This is good hot of cold, & makes a great pasrty filling, too. You don’t need much of each flavouring – it’s the mix of flavours as they come together that really makes the dish.

  4. #4 Katharine
    June 22, 2010

    I’ve always thought #3 is a little dangerous because it can make people resentful if they find out.

    Speaking as one whose tastes have expanded in the past few years, I have another tip: if you can make it seem cool and kinda hardcore to eat all veggies, people might give in. I didn’t think I was a picky eater, but my husband will eat ANYTHING. And he loves to try obscure veggies, the more obscure the better. I did NOT want to be branded “picky eater” so I started eating more things to keep up with him and be just as awesomely gourmet.

    Also, speaking from personal experience again, #16 is so true. I hated peanut butter for approximately 27 years, and recently taught myself to like it. Scratch that – I LOVE IT.

  5. #5 Gabrielle
    June 22, 2010

    Here are a few strategies we’ve tried:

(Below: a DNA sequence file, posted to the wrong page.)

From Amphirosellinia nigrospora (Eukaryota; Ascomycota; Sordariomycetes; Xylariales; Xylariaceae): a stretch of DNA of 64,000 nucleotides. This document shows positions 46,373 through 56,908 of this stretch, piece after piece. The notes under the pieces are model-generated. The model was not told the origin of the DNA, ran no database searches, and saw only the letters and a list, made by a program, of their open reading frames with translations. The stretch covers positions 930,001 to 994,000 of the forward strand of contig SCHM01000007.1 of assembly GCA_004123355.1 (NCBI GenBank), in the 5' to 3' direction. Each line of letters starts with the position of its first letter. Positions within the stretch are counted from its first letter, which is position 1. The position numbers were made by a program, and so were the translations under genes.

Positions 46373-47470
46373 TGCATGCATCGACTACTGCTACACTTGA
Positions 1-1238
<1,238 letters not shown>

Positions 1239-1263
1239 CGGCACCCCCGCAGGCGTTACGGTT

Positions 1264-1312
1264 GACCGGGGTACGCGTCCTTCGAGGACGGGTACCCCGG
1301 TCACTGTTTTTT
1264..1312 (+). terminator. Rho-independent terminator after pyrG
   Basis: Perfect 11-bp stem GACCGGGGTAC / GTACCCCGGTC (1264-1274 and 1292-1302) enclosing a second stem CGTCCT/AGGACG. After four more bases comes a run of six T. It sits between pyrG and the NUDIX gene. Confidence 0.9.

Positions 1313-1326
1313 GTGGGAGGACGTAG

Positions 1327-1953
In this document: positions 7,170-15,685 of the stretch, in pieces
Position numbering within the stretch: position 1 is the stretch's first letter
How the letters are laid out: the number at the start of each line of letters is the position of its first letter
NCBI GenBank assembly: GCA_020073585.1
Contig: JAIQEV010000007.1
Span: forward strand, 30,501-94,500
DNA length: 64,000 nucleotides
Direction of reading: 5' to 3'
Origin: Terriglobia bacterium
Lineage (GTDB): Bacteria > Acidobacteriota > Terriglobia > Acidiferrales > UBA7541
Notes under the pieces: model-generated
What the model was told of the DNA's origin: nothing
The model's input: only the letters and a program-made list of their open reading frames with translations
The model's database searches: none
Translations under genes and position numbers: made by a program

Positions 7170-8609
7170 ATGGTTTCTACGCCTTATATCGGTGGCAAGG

“No one is making you eat what is on your plate if you aren’t hungry, but this is supper and there isn’t going to be any more food until breakfast.” This works for us but for others it could be playing with fire. Our daughter likes it because it is her choice. She is the same child who once begged me for the kale garnish on my plate at a restaurant, so our problems pale in comparison to others.

    “If you aren’t hungry enough for the food on your plate, you aren’t hungry enough for dessert.” –said with a reiteration of the point that no one is making her eat if she’s not hungry.

    Often our desserts are really what others might consider to be side dishes–sauteed pears or roasted apples, sweet potatoes or winter squashes, fruits with yogurt or cream, etc. While there might not be much sweetener added to these, the idea of having something special like dessert is much more appealing than if we were to add them to the plate with the main course.

    My father has been living with us for the last 4 months, and he’s reawakening to the wonderful world of vegetables. He had cared for my grandmother in her last stage of life and just got out of the habit of cooking real food. He might grill a steak or fry a hamburger instead of fast food, but he really didn’t have many veggies. It has been such a blessing seeing the way he appreciates the food that I make and how it has inspired him to plant a garden and fruit trees this fall.